London sparks fury of independence activists in Scotland by blocking gender law

The British government has chosen the nuclear option against Scotland. On Monday January 16, Alister Jack, Deputy Minister for Scotland in Rishi Sunak’s cabinet, confirmed that London intended to block the Gender Recognition Reform Bill, a law that facilitates gender change for trans people, passed there. barely a month ago in the Parliament of Edinburgh, refusing him his royal assent. A purely formal step, but without which no law can be definitively enacted in the United Kingdom.

Downing Street justifies this veto by explaining that this text would have significant consequences on the application of the laws in force at the level of the United Kingdom, in particular the Equality Act of 2010, constituting the basis of anti-discrimination legislation in the country. “I did not take this decision lightly. This law project [écossais] would have had a significant impact on, in particular, equal rights in Great Britain. I concluded [qu’exercer ce veto] was a necessary and appropriate action”explains Mr. Jack.

This is the first time since the creation of Parliament Scottish, by devolution of power, twenty years ago, that the British government chose to exercise this veto, going a priori against the will of Scottish elected officials, but provided for by the Scotland Act of 1998. This fundamental text certainly gives “Holyrood” (the Edinburgh assembly) the power to pass laws in reserved areas (education or health), but it keeps this regional parliament under the control of Westminster, the British. Unprecedented and politically very sensitive, this legislative deadlock gives golden arguments to the Scottish separatists, who contest British sovereignty, and especially the authority of the Conservatives in London.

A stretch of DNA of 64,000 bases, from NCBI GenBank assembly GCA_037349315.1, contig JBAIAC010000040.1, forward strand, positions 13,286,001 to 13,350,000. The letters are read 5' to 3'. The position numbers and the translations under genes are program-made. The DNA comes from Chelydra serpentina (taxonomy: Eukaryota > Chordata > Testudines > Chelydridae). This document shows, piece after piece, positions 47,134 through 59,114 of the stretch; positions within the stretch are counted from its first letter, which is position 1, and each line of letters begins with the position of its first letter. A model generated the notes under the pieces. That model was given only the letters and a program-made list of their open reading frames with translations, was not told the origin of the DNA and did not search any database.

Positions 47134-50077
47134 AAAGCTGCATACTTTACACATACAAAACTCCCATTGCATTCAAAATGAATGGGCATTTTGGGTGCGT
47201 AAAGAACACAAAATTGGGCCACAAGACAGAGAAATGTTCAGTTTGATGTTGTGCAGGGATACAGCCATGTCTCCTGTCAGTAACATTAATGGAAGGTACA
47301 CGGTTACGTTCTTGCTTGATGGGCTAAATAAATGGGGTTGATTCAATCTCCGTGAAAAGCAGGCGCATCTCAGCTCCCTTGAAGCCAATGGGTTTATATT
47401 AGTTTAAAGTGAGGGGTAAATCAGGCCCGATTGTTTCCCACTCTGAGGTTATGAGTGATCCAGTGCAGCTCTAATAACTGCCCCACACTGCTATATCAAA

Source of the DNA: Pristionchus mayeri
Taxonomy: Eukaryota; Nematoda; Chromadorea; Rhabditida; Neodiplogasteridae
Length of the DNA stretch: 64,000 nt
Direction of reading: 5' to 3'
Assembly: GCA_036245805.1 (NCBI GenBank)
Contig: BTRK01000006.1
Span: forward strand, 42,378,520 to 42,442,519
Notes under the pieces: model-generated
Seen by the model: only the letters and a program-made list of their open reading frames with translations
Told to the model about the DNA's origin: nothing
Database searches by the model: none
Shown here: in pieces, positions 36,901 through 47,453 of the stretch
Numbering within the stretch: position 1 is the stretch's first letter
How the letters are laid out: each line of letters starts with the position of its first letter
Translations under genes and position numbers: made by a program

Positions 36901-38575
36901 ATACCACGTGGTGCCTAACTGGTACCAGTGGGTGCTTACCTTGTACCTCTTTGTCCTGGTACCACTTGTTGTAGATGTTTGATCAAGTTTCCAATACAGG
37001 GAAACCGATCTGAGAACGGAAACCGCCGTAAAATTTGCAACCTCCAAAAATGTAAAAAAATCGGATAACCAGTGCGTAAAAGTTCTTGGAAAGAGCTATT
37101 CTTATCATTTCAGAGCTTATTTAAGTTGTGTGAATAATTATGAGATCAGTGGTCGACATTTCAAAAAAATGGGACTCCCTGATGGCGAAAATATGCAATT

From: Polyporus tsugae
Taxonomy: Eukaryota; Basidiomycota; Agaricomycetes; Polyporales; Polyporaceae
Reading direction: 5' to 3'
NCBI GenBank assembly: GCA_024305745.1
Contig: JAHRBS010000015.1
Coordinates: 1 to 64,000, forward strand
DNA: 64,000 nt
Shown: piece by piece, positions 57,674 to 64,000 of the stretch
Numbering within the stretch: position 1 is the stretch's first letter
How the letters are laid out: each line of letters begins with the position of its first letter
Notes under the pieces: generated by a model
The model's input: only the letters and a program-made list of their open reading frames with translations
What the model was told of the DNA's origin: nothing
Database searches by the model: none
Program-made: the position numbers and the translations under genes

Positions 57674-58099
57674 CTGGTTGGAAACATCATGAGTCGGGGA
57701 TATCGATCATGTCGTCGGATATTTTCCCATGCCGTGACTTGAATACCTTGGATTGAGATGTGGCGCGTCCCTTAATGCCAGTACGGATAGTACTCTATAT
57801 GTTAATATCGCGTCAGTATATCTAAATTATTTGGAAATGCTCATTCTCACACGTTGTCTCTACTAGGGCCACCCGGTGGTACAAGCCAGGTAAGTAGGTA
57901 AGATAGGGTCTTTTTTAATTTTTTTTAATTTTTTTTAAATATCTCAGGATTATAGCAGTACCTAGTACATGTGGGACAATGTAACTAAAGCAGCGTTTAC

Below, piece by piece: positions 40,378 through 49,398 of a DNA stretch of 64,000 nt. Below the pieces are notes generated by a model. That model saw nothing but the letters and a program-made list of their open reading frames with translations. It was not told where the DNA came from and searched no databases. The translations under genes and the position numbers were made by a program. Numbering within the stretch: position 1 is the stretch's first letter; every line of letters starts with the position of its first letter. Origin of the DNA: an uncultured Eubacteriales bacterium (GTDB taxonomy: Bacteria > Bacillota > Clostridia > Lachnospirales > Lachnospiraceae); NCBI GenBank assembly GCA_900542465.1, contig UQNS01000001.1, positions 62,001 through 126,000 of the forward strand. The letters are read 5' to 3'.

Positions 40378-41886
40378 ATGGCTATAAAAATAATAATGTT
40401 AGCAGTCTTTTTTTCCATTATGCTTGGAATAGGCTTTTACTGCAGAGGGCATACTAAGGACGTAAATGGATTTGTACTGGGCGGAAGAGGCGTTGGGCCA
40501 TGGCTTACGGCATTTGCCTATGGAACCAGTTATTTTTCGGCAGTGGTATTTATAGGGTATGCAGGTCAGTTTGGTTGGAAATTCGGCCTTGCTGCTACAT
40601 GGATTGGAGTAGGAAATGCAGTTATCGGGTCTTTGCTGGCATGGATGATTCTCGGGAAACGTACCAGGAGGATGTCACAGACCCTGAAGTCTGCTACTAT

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London’s veto is all the more explosive as it relates to a bill that has sparked heated debate at Holyrood. The Gender Recognition Reform Bill intends to make it easier for trans people to acquire a gender recognition certificate establishing that their gender “is not the one who [leur] was assigned at birth”. This document, which they can claim from the age of 16, without medical advice, allows them to claim a new birth certificate and obtain recognition of this change on their identity papers. At the UK level, the Sunak government does not intend to go that far and is sticking to recognition of gender change conditioned on medical advice (and impossible before the age of 18).

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